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10 January 2020

#GlobalAssessment Co-Chair Sandra Díaz chosen as one of 'Nature’s 10'

On 4 May, Sandra Díaz and 144 other researchers had a stark message for the world. They had just finished the most exhaustive study ever of the world’s biodiversity, and the news was worse than most researchers had imagined: one million species are heading for extinction because of human activities, and it will take drastic action to stop that. “The rate at which species are going extinct is at least tens to hundreds of times faster than it has been on average over the past ten million years,” Díaz says. “Our safety net is stretched almost to breaking point.”

Those alarming findings came from the Intergovernmental Science–Policy Platform on Biodiversity and Ecosystem Services (IPBES). Díaz, an ecologist at Argentina’s National University of Córdoba, is one of the panel’s three co-chairs. For most of the previous three years, she and her colleagues — anthropologist Eduardo Brondízio at Indiana University Bloomington and ecologist Josef Settele at the Helmholtz Centre for Environmental Research in Halle, Germany — coordinated the work of experts from 51 countries, meeting in physical workshops and in virtual working groups, poring over 15,000 sources of information.

Their final report, which runs to 1,500 pages, says that nations will fail to meet most global targets in biodiversity and sustainable development unless they make massive changes, such as abandoning the idea that economies must grow constantly.

“We cannot live a fulfilling life, a life as we know it, without nature,” Díaz says. And if economies continue to run in such a destructive way, a “new economic model is needed for nature and people”, she says.

It’s a blunt and, in some ways, radical message. But Díaz does not shy away from speaking out on important issues in science and policy. She challenged, for instance, what was once one of the central tenets in twentieth-century ecology: the idea that ecosystems and their benefits to humans — such as food, or climate regulation — depend heavily on having large numbers of species. Shahid Naeem, a researcher at Columbia University in New York City who studies the impacts of biodiversity loss, says that Díaz has led the charge in highlighting the value of what plants actually do — known as their functional traits.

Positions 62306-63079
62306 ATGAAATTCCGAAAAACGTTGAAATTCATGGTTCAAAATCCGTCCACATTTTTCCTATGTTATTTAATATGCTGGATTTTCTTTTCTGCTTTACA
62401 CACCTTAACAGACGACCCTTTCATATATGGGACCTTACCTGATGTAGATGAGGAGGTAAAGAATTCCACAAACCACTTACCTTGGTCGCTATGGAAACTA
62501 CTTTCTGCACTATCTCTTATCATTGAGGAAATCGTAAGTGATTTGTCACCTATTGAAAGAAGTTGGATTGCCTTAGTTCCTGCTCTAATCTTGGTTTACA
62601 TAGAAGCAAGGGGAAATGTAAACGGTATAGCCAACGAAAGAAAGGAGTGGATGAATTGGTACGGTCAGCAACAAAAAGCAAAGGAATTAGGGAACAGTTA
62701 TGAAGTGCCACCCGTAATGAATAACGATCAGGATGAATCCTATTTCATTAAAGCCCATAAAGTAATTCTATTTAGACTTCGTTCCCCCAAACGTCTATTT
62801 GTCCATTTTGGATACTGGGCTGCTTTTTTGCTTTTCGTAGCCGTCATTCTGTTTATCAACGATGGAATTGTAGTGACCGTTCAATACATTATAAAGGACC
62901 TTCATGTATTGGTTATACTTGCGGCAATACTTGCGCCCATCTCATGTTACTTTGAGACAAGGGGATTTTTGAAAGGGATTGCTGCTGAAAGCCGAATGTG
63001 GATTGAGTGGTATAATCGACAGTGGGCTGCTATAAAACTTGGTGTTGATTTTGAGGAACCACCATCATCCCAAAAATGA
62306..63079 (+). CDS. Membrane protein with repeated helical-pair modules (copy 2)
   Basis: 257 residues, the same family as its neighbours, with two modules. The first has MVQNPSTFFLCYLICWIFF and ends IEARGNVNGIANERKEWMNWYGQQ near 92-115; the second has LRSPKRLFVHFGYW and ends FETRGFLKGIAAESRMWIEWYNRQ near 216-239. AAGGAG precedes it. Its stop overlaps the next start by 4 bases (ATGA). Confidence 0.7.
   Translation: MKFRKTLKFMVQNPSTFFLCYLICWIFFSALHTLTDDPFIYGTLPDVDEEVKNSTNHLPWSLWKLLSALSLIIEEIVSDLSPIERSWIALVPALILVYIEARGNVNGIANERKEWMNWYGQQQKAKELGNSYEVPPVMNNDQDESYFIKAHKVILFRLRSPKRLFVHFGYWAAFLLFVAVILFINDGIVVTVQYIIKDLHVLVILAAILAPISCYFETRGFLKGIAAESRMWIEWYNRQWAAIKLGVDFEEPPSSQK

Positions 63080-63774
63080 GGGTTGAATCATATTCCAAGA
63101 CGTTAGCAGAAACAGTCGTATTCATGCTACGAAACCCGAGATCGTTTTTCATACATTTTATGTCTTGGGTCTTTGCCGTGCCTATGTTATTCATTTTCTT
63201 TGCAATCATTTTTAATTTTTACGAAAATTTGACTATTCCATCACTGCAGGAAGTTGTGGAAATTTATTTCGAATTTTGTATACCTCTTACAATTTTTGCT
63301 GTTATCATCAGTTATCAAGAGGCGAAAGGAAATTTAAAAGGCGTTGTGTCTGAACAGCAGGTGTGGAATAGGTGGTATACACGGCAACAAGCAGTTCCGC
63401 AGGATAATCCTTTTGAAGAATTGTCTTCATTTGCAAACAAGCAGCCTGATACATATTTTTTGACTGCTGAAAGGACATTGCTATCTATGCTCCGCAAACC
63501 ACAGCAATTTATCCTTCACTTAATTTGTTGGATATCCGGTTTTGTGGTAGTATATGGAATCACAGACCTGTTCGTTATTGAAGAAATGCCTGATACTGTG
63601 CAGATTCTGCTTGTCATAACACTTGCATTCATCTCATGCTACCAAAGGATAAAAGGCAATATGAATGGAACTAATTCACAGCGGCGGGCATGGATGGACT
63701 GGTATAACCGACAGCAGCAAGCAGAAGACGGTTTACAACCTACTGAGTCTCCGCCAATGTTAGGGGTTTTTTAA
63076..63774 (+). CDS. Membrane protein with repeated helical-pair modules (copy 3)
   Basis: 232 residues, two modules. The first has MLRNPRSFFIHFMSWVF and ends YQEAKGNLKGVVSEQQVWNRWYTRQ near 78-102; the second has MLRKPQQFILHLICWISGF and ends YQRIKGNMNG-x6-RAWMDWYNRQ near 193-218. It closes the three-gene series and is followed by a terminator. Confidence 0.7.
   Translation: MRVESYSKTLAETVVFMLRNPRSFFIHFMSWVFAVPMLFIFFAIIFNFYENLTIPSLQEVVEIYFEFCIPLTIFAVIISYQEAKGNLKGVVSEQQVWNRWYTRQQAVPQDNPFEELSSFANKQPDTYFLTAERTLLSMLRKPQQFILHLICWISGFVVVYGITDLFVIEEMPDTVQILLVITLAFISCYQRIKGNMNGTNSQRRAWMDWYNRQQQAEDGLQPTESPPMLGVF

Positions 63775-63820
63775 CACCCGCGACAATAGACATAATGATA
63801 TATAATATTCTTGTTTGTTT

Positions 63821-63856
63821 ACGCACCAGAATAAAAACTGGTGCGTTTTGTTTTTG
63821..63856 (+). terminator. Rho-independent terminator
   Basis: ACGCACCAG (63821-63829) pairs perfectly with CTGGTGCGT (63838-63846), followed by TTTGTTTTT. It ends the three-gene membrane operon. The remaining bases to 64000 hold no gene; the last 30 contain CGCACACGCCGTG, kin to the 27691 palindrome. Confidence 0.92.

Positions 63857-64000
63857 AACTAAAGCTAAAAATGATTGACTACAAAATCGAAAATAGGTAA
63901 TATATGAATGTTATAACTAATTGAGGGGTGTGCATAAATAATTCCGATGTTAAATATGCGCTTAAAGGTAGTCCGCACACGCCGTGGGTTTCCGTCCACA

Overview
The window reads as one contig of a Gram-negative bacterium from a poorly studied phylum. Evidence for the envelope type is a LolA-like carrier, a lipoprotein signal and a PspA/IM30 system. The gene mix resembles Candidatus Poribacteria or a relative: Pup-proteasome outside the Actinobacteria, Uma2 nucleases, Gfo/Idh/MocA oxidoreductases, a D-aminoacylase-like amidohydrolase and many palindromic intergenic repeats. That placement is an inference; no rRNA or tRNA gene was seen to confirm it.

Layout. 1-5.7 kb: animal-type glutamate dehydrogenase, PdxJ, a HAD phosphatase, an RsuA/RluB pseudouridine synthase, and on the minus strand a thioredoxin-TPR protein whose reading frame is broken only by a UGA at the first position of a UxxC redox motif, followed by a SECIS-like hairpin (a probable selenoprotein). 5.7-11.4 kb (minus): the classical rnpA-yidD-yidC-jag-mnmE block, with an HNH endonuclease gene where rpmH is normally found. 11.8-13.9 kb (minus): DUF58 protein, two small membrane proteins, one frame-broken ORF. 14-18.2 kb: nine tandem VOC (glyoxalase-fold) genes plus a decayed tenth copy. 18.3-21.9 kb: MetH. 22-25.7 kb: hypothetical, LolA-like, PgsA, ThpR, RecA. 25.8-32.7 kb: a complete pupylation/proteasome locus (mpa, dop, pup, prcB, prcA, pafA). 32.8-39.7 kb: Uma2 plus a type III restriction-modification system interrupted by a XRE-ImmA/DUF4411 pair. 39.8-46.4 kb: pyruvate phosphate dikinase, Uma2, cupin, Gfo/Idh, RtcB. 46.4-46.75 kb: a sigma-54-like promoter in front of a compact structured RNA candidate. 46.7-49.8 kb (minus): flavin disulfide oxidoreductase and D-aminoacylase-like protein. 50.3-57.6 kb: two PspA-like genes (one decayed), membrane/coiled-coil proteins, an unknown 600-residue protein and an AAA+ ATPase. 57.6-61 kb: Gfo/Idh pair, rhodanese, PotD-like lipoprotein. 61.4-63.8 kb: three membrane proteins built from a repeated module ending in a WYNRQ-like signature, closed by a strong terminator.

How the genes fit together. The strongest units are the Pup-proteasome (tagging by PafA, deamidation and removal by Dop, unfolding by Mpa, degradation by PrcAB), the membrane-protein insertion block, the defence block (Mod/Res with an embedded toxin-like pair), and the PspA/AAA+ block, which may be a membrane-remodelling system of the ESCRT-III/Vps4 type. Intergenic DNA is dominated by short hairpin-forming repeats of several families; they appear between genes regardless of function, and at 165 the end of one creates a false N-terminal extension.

This insight and others came to Díaz through years spent trudging through the fields of Africa, Asia, Europe and Latin America, collecting leaves, measuring their toughness, and assessing soil properties. It’s a habit she developed growing up in central Argentina, when she would explore the Pampas grasslands while others took their afternoon rests. “I would escape the siesta to see plants and animals,” she says. “Ever since I was an undergraduate, I knew I wanted to be a researcher.”

Díaz has a second career now, beyond conservation science — influencing policy through her work with IPBES. She takes heart in how the panel’s report is being adopted by many social and environmental movements, including Extinction Rebellion, that are pushing for stronger and more urgent action on the environment.

“We have been amazed at its reach,” she says. “The report has come at the right moment.” And despite its dark prognosis, Díaz refuses to be pessimistic about humankind’s capacity to turn things around. “I have to be optimistic,” she says, “because there is no Plan B”.

Read the full article here.